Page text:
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Tune in to the golden days of the ABC!

Heather Wallace

Hands up if you remember TV’s test pattern.

Ah yes, the days when there were only two TV stations and when broadcasting ceased every night the test pattern would take over. It seems like another world doesn’t it? A time when families would sit together, glued by the action on ‘the box’. Oh and remember how there wasn’t remote control? If you wanted to change the channel you actually had to GET UP AND DO IT YOURSELF! How did we survive those dark days???

Now thanks to the National Archives of Australia’s exhibition, Tuning In: ABC 1964-1976, you can relieve those simpler times. Curator Dr Sara King has delved deep into the audio-visual archives and put together a memorable exhibition.

Around 13 hours of ABC footage is on display, along with stills of stars and shows that graced our screens in those halcyon days. “We went for footage that you won’t see in ‘best of’ ABC collections,” Dr King says.

“The period we’re showing here was so exciting – the ABC went from thinking of TV as just radio with pictures to making shows with high production values. It was also the first time Australians were hearing their own accents on TV and seeing local settings being used as backdrops.”

Mr_Squiggle NAA_ABC_

Mr Squiggle and Pat Lovell, 1975

One of Sara’s favourite shows in the exhibition is Contrabandits, a glamorous and glitzy Sydney Harbour water police crime drama from 1967, produced decades before Water Rats. “There were navy ships and fast cars. Sir Robert Helpmann even appeared as a villain in one episode, dressed entirely in his own clothes, as the costumes weren’t as elegant as his own.”

Naughty, sex-comedy Alvin Purple was also challenging how people thought of the national broadcaster. “The ABC was making some very racy shows,” Dr King explains. “They got away with a lot, there just wasn’t the scrutiny in those early days. A lot of the ABC upper management thought TV wouldn’t last, and didn’t pay much attention to what was going on.”

Other gems include the very first episode of Countdown, broadcast in colour in 1975, and hosted by Johnny Farnham (for those of us of a certain age, he’ll always be Johnny, not John). In its early days Molly Meldrum was behind the scenes and the show had a string of guest hosts. Talking of music history, there’s footage of Bon Scott pre-ACDC, in his first band, a poppy outfit called The Spektors.

As for me, I had a ball reliving childhood memories through the exhibition, becoming VERY excited at the site of Mr Squiggle and naming every one of the Play School actors who appear in black and white images “There’s Benita!” I squealed excitedly, a five-year-old all over again. Poignantly, there is a lovely shot of entertainer Jon English, who passed away just a few weeks ago.

Benita Collings and John Waters on the set of Play School, c.1972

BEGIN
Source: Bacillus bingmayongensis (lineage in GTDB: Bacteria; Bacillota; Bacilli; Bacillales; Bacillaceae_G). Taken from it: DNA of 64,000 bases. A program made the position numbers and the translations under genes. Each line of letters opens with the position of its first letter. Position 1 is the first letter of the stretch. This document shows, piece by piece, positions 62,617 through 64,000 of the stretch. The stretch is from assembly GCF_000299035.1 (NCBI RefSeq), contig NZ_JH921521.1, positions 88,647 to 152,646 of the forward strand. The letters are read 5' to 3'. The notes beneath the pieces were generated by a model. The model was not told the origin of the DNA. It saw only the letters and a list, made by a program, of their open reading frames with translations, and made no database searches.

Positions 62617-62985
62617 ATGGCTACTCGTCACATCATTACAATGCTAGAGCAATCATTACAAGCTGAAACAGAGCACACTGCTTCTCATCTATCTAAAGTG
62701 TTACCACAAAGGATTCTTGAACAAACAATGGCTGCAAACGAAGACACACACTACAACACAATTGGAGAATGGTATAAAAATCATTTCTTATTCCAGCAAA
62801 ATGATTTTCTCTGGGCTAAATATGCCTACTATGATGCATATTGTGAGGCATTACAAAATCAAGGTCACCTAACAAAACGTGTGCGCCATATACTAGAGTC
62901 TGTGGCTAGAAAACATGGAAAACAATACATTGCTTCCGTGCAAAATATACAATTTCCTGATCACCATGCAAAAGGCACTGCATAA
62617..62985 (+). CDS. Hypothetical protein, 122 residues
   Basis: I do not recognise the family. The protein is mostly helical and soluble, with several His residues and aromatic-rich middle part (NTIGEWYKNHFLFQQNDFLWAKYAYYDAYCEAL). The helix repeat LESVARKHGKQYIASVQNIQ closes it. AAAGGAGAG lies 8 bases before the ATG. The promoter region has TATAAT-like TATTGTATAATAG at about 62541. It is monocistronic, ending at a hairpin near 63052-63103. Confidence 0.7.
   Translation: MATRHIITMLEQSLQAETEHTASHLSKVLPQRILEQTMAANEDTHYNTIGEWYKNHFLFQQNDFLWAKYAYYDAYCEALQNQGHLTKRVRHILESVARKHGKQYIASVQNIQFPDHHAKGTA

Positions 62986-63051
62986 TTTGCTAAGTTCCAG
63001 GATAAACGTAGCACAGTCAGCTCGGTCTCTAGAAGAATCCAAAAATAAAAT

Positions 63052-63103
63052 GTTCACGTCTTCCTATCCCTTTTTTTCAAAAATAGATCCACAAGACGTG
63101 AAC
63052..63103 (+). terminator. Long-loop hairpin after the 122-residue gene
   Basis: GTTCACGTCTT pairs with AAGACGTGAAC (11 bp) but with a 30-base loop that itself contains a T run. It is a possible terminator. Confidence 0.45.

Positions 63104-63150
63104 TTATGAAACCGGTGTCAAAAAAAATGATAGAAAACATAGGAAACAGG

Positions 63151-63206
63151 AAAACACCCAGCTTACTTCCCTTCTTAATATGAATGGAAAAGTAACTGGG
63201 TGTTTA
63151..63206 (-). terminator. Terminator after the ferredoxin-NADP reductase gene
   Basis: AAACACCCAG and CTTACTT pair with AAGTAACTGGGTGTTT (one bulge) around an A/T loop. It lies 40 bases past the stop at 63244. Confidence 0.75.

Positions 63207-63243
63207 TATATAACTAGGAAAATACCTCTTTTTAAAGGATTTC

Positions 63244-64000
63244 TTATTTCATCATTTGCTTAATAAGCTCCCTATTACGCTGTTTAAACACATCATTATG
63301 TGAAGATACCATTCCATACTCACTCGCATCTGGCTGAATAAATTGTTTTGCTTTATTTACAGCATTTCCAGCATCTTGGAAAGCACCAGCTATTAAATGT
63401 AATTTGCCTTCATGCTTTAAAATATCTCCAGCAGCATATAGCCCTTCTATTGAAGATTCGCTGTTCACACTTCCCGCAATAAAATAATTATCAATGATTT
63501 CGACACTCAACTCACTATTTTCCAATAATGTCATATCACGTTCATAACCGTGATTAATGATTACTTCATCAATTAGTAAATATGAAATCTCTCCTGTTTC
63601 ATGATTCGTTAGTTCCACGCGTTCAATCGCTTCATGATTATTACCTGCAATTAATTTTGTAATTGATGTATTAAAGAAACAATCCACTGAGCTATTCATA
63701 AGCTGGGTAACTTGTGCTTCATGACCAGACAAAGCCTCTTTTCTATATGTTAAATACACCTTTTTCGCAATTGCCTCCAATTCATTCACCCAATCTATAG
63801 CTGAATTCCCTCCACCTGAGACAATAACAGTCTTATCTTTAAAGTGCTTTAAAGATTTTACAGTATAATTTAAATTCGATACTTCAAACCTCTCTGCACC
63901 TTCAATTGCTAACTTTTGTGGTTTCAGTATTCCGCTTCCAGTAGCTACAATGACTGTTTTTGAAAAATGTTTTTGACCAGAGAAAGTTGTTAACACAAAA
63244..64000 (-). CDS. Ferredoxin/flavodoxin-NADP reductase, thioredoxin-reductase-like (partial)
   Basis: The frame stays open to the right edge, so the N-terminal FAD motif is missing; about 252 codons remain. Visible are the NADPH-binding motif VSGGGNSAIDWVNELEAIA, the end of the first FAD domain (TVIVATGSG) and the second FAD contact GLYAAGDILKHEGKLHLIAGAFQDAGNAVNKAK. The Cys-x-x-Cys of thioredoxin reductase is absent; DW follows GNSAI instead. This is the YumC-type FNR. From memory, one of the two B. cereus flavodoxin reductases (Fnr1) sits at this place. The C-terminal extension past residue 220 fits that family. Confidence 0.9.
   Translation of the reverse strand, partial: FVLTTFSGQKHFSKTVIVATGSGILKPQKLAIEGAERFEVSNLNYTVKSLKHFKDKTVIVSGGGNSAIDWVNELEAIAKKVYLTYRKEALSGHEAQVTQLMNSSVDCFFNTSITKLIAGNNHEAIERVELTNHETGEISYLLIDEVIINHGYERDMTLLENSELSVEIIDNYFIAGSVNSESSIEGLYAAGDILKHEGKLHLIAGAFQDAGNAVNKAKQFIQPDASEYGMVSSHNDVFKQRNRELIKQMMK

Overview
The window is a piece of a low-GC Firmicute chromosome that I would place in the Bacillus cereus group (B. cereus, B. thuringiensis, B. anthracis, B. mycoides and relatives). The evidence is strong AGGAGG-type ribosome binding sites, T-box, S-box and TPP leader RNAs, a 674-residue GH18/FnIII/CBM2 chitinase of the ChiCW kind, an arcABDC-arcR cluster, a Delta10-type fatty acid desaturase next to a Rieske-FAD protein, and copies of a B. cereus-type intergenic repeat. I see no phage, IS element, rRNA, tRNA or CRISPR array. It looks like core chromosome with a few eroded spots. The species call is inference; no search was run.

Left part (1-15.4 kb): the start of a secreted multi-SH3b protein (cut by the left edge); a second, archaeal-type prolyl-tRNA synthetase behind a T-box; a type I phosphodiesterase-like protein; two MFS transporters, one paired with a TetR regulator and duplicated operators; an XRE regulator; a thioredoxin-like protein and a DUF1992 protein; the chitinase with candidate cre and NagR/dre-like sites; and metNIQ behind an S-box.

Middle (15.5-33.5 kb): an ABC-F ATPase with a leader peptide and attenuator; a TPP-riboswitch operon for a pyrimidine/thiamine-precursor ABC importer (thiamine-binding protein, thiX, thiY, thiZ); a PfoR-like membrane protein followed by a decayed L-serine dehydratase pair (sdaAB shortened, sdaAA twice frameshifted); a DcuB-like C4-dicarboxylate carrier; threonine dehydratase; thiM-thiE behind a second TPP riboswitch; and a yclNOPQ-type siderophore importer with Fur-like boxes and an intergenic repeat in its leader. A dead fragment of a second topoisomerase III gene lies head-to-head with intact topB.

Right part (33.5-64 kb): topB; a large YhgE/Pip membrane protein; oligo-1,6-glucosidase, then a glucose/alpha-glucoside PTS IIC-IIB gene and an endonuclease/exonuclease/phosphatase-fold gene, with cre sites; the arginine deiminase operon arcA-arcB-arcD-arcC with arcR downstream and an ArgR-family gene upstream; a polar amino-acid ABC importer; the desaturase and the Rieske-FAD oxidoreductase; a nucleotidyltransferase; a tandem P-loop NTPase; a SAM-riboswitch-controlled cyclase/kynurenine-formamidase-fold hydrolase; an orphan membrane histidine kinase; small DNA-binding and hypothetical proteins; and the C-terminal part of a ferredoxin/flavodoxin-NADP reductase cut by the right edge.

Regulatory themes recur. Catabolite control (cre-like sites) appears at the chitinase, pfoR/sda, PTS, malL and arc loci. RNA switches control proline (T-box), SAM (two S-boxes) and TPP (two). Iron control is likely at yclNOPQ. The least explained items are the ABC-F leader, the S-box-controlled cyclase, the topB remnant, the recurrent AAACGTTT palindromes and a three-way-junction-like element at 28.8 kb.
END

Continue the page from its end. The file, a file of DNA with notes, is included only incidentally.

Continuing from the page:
Benita Collings and John Waters on the set of Play School, c.1972

You might even like The Stranger, a sci-fi show from 1964, something which, geek that I am, I’m embarrassed to say I’d never heard of. Made for kids it was the first ABC series to be sold overseas, and featured a group of children helping an unconscious young man they find and discovering he is an alien, sent to Earth to find a new home for his people. The second series even featured the young heroes enlisting the Prime Minister to help save their friend. Local sci-fi and politics? Count me in!

To get you completely in the mood, the NAA has set up comfy couches around the exhibition, encouraging visitors to curl up and travel back through time. Just as TV was at the time, there’s no viewing on demand, if you miss the beginning of a show you like, you have to wait for it to loop back on itself to see it from start to finish.

But the great thing is there’s so much to see, so if you miss the start of one show, you can watch something else until it comes back on again. And this exhibition is not just for those taking a trip down memory lane. It’s a fascinating window in time for TV aficionados of all generations, with faces that are household names today popping up from their early careers.

So come on down to Auntie’s house, make yourself comfortable and let’s watch some telly!

the essentials

What: Tuning In: ABC 1964-76
Where: National Archives of Australia, 
Queen Victoria Terrace, 
When: On now until 15 May 2016
How much: Free 

Feature image: Prince Charles with Molly Meldrum on the set of Countdown, 1977. All images and footage are supplied by the National Archives of Australia 


Heather Wallace

Heather’s career in arts and heritage PR spans 15 years, with highlights including working for Sean Connery at the Edinburgh International Film Festival and promoting Australia’s World Heritage places. Her blog, Myths and Misadventures, (, is about life lessons we can learn from the Romans. You can follow her on Twitter @Missmythology. More about the Author

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